Unless you’ve been living under a rock lately, you’ve probably heard a lot of talk and opinion about whether or not a mosque should be built two blocks away from the World Trade Center site. Now, I don’t have any proven statistics on this, but it seems like the overwhelming majority of non-Muslim Americans don’t want the thing to be built. And their (our) reasons make sense. I don’t want the mosque to be built, but my reasons differ from the flock. There is also the dividing issue about whether or not the government should allow the mosque to be built. My opinion is that the government should allow it. But again, my reasons are atypical. Please allow me to explain.
I’ll admit that I have a prejudice towards Islam. (If you can’t be honest with yourself, you can you be honest with?) It’s hard to not be these days. Every time you hear about Islam in the news, it’s usually coupled with terms like “car bomb” and “Sharia Law”. Their Qur’an is chock full of violence towards infidels. Now, I want to be clear that my prejudices in this matter have nothing to do with any particular race or nationality, just the religion. So it is hard for me to care if American rights are extended to Muslims in the case of building the mosque. I just can’t flatly state that it’s their American right to build a mosque without me secretly hoping that the government prevents it. I know this is wrong, but it’s currently how I feel.
So then, why do I think the government should allow the mosque to be built?
My reason (and I’m just being transparent here) is actually selfish. In the “Land of the Free,” the government does a pretty good job impeding some harmless freedoms in the name of morality. And that makes me a bit squeamish. What’s going to happen when the government decides to do something about people who do idiotic things in the name of Jesus? What if no Christian religious activity can be performed within a few blocks of an abortion clinic that gets assaulted by some religious nut-job? What if all churches start having their sermons monitored for hate speech because of the fanatics at the Westboro Baptist Church?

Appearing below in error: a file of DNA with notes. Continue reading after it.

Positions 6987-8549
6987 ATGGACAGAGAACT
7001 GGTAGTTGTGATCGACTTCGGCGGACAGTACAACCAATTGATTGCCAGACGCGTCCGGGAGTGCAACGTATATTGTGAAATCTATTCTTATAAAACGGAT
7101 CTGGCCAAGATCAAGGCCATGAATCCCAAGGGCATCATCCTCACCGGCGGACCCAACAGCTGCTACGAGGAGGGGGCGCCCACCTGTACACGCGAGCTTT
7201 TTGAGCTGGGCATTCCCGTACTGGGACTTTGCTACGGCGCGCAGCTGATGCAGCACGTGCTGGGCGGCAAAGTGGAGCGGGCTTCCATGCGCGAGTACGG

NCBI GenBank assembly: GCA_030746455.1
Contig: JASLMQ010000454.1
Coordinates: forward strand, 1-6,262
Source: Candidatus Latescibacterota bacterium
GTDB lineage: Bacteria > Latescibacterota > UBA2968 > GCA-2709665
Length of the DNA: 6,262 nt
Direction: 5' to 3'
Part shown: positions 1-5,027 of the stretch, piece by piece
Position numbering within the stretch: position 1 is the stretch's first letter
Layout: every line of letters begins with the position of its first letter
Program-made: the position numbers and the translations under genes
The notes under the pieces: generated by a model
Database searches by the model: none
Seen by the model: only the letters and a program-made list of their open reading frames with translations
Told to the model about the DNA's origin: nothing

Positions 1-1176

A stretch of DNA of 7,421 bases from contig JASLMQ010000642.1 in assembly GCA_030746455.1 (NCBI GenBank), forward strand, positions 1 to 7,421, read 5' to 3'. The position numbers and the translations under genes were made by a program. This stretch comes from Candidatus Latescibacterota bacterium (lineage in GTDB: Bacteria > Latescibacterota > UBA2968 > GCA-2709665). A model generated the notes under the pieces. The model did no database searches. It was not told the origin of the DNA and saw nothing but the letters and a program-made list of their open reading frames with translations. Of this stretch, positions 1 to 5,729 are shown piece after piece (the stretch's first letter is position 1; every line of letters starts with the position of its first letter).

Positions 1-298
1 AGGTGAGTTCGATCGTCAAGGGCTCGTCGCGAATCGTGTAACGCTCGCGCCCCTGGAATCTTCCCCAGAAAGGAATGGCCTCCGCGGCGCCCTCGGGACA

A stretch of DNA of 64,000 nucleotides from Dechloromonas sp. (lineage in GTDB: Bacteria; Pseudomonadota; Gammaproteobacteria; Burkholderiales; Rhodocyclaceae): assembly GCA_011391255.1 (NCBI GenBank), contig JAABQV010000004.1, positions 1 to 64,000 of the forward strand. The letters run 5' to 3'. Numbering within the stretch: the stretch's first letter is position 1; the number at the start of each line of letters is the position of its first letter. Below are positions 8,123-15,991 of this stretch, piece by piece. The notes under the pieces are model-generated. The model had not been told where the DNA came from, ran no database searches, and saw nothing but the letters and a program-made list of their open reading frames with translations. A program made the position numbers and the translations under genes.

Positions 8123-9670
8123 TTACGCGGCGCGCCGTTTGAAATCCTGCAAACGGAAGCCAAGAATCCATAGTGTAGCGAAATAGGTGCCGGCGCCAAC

Just like anyone else, I feel angered and insulted with the thought of this mosque being built. I’m not incensed because of some distance principle. I have some first hand experience with American-Muslim communities, so my raw feelings are for personal reasons, with addition to the memory of 9/11. But here is the whole point of this blog: my personal feelings about Muslims are NOT the biggest reason why I don’t want the mosque to be built.
I don’t want the mosque to be built because I value the safety of Muslims in New York.
This mosque is a horribly bad idea because I believe that there are going to be people who will show their disdain in violent ways. This is simply wrong, no matter how you feel about the Muslims.
I could argue this from a Christian perspective, but this encompasses all rational human beings. It is never right to escalate a situation to physical violence on the grounds of being insulted. I’d like to think we’re past that backwoods, anachronistic way of thinking. We’re no longer the Hatfields in the mountains. We’ve evolved. And violence is not the answer.
So do I want the mosque to be built near the 9/11 site? No. Do I think it’s insulting? Yes. But more importantly, do I think we need to pray for the peace of those who insult us?